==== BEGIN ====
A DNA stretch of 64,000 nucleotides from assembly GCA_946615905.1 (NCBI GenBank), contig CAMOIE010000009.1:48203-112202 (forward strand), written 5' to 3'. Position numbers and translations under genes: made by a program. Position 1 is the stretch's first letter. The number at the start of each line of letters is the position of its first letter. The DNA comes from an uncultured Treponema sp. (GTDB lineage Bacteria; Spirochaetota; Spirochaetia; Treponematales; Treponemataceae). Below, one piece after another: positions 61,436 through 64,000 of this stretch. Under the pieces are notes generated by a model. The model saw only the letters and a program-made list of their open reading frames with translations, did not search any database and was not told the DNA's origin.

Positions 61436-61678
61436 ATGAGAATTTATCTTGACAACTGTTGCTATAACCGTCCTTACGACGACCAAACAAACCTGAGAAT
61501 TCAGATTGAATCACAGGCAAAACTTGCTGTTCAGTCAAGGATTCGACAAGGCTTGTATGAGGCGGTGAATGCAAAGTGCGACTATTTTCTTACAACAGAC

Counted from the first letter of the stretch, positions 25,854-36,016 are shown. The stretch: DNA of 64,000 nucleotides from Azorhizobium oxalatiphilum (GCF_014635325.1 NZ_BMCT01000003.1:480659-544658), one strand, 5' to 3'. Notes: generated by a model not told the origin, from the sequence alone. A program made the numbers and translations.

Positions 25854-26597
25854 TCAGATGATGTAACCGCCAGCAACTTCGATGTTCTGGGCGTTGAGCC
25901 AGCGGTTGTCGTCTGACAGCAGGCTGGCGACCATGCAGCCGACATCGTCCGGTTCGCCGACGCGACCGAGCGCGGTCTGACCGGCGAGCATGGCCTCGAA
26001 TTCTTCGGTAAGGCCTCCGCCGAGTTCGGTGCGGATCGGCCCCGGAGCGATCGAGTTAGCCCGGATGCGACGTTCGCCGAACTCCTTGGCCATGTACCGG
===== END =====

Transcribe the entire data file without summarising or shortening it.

A DNA stretch of 64,000 nucleotides from assembly GCA_946615905.1 (NCBI GenBank), contig CAMOIE010000009.1:48203-112202 (forward strand), written 5' to 3'. Position numbers and translations under genes: made by a program. Position 1 is the stretch's first letter. The number at the start of each line of letters is the position of its first letter. The DNA comes from an uncultured Treponema sp. (GTDB lineage Bacteria; Spirochaetota; Spirochaetia; Treponematales; Treponemataceae). Below, one piece after another: positions 61,436 through 64,000 of this stretch. Under the pieces are notes generated by a model. The model saw only the letters and a program-made list of their open reading frames with translations, did not search any database and was not told the DNA's origin.

Positions 61436-61678
61436 ATGAGAATTTATCTTGACAACTGTTGCTATAACCGTCCTTACGACGACCAAACAAACCTGAGAAT
61501 TCAGATTGAATCACAGGCAAAACTTGCTGTTCAGTCAAGGATTCGACAAGGCTTGTATGAGGCGGTGAATGCAAAGTGCGACTATTTTCTTACAACAGAC

Counted from the first letter of the stretch, positions 25,854-36,016 are shown. The stretch: DNA of 64,000 nucleotides from Azorhizobium oxalatiphilum (GCF_014635325.1 NZ_BMCT01000003.1:480659-544658), one strand, 5' to 3'. Notes: generated by a model not told the origin, from the sequence alone. A program made the numbers and translations.

Positions 25854-26597
25854 TCAGATGATGTAACCGCCAGCAACTTCGATGTTCTGGGCGTTGAGCC
25901 AGCGGTTGTCGTCTGACAGCAGGCTGGCGACCATGCAGCCGACATCGTCCGGTTCGCCGACGCGACCGAGCGCGGTCTGACCGGCGAGCATGGCCTCGAA
26001 TTCTTCGGTAAGGCCTCCGCCGAGTTCGGTGCGGATCGGCCCCGGAGCGATCGAGTTAGCCCGGATGCGACGTTCGCCGAACTCCTTGGCCATGTACCGG